EARLIER THIS month the International Monetary Fund (IMF) made an uncharacteristically bold statement. In its half-yearly fiscal report, published in October, the international economic regulator argued that increasing tax rates for the top one per cent of earners will not prevent economic growth, and stressed the need to tackle the growing inequality in many advanced nations.
The IMF said that "excessive inequality can erode social cohesion, lead to political polarisation, and lower economic growth." Among the methods discussed in the report was the controversial Universal Basic Income (UBI) scheme, which would involve governments or public institutions providing an unconditional sum of money to citizens on a regular basis.
The IMF should be credited for its nuanced discussion of UBI, which historically has been dismissed. It devised a framework which divides countries into three groups: countries with minimal/no tax and transfer systems, countries with progressive tax and transfer systems, and countries with inconsistent/insufficient tax and transfer systems. For each group the IMF asked questions to determine whether a UBI system may be appropriate for the local context, such as "if there was a case to adopt U B I " . Overall the IMF offered cautious welcome to the UBI system, arguing that it is a powerful tool to reduce inequality in countries with little to no tax and transfer infrastructure.
For an international organisation like the IMF to make the case for a system like UBI is a sign of changing times. Support for progressive taxation, nationalisation and schemes like UBI, seem to be shifting increasingly into the mainstream in many parts of the world. One need look no further than Jeremy Corbyn's Labour Party, which won significant support in the UK 2017 General E l e c t i o n , with the most left-wing Labour manifesto in decades.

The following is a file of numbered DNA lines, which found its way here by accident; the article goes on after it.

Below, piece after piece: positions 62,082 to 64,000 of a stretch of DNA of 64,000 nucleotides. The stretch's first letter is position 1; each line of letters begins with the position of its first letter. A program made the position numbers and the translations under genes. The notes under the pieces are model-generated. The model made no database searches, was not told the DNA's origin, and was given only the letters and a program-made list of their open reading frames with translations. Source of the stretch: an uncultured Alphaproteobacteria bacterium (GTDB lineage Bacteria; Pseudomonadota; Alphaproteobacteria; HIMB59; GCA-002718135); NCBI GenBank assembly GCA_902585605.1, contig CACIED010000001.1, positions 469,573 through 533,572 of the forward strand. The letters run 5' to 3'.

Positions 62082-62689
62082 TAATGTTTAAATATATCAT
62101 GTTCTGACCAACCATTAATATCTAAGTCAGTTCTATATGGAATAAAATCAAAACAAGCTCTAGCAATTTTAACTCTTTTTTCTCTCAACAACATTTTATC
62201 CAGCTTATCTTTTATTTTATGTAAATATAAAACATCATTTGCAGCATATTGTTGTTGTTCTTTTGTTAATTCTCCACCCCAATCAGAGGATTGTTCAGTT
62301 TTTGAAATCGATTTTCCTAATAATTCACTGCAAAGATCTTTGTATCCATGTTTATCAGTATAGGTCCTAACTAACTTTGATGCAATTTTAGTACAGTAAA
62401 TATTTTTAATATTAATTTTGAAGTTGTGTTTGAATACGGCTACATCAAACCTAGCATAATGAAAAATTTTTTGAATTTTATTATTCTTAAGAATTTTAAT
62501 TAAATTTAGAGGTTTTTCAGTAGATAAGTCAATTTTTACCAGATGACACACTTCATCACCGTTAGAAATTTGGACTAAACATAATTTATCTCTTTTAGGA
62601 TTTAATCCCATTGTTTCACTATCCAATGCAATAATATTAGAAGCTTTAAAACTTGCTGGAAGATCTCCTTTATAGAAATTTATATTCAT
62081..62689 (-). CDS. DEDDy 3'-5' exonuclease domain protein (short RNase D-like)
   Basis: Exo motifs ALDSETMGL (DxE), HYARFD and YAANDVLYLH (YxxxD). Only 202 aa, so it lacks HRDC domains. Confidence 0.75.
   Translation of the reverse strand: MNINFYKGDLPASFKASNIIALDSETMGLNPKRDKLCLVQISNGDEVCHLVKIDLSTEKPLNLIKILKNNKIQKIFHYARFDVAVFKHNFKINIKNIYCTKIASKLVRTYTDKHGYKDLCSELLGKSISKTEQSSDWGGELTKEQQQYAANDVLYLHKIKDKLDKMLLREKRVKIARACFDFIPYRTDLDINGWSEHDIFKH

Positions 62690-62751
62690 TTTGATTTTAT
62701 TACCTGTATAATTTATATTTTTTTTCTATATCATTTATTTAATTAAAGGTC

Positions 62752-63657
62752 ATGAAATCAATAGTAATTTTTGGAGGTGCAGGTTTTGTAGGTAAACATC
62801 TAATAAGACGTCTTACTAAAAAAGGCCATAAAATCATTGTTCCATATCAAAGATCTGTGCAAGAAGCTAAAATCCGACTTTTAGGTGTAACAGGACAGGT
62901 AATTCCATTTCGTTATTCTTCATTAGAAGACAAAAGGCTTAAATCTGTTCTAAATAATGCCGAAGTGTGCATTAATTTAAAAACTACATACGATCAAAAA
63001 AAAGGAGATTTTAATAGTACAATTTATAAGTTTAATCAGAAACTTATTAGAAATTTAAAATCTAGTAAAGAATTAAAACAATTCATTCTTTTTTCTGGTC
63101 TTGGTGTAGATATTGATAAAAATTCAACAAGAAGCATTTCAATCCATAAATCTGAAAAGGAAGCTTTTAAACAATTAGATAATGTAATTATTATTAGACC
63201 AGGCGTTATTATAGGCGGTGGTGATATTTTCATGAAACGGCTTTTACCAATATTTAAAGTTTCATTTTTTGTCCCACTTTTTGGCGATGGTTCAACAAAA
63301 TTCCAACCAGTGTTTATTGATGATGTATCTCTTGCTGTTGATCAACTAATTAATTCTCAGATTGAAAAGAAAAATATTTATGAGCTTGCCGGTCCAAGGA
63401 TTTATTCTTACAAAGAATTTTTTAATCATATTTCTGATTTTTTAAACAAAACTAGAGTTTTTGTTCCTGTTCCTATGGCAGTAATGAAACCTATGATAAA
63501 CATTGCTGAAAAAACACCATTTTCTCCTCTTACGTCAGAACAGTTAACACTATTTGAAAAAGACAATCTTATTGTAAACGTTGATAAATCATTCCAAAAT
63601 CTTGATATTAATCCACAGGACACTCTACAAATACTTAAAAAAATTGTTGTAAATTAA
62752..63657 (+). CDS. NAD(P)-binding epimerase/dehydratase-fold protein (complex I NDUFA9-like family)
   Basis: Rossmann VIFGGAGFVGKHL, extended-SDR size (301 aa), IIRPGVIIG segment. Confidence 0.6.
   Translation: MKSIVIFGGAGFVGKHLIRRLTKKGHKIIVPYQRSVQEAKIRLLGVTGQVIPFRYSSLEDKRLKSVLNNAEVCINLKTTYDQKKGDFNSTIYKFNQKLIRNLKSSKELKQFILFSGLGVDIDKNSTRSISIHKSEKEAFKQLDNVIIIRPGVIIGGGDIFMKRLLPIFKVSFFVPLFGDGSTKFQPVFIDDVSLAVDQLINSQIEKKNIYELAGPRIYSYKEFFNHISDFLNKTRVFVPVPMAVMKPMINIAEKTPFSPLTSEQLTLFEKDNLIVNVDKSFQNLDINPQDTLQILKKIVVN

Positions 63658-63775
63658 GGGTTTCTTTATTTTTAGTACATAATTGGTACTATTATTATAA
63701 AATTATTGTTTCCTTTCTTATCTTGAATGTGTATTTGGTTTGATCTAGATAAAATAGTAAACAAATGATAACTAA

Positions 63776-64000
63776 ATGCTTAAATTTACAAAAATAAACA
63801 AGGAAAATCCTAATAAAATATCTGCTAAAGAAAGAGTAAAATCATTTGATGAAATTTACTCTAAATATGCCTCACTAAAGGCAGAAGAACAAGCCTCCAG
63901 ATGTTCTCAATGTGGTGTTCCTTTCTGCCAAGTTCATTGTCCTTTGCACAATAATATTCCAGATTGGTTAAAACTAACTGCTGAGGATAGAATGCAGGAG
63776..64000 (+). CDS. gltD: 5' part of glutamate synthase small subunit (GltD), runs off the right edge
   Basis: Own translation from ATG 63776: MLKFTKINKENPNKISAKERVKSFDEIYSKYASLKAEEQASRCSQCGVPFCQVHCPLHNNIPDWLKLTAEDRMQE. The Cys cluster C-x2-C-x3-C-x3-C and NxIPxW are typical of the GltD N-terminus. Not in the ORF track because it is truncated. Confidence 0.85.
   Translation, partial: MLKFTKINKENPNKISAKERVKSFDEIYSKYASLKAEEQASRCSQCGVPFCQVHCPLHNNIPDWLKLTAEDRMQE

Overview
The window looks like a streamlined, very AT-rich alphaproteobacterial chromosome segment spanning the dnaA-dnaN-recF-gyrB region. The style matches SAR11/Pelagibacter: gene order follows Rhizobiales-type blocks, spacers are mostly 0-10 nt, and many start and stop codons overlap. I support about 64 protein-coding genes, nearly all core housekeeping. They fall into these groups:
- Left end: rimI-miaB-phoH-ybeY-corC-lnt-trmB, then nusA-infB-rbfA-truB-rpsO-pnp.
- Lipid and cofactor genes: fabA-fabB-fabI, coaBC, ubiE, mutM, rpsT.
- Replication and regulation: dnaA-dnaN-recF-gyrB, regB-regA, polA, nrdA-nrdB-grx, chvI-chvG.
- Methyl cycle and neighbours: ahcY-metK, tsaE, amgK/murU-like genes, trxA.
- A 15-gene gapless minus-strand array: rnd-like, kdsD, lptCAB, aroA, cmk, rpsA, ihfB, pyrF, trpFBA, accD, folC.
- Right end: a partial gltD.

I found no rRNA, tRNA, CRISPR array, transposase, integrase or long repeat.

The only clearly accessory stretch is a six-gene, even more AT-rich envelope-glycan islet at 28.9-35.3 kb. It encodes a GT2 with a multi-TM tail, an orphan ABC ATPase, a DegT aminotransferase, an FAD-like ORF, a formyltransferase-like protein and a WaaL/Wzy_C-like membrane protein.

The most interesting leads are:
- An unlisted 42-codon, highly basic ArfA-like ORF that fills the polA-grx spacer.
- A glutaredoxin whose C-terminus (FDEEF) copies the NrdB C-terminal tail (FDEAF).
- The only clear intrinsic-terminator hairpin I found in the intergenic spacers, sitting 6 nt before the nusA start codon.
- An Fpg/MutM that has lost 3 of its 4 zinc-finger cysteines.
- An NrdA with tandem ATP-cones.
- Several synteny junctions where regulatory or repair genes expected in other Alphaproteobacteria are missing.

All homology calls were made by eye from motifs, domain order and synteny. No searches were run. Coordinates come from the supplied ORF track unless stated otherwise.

Despite growing enthusiasm in recent years, most of economic opinion has remained largely resistant to such interventionist policies. Since the 1980s the predominant orthodoxy in the economic world has been neoliberalism, inherited from the "Reaganomics" approach of Ronald Reagan and Margaret Thatcher. This approach was taken up by the majority of international institutions, regional organisations and western states. Economist John Wi l l iamson c o i n e d the term " T h e Washington C o n sensus" f o r this new face of capitalism: one which emphasises privatisation, the expansion of market forces within domestic society, trade liberalisation and deregulation of both domestic and international markets.
Far from breaking this powerful consensus, the IMF has been one of its most influential champions, yet it seems after years of austerity and growing inequality, the organisation has become more willing to break the neoliberal mould. While this development doesn't suggest the IMF has abandoned its support for free trade and the objectives of globalisation, it has shown a willingness to discuss policies many in mainstream economic circles have previously labelled untouchable. In doing so, the IMF has revitalised debate in key areas of economic policy and added some legitimacy to calls for a revival of Keynesian-style policies. Time will tell whether other international bodies will soon follow suit, and whether states will prove receptive to this gradual shift in economic "common sense".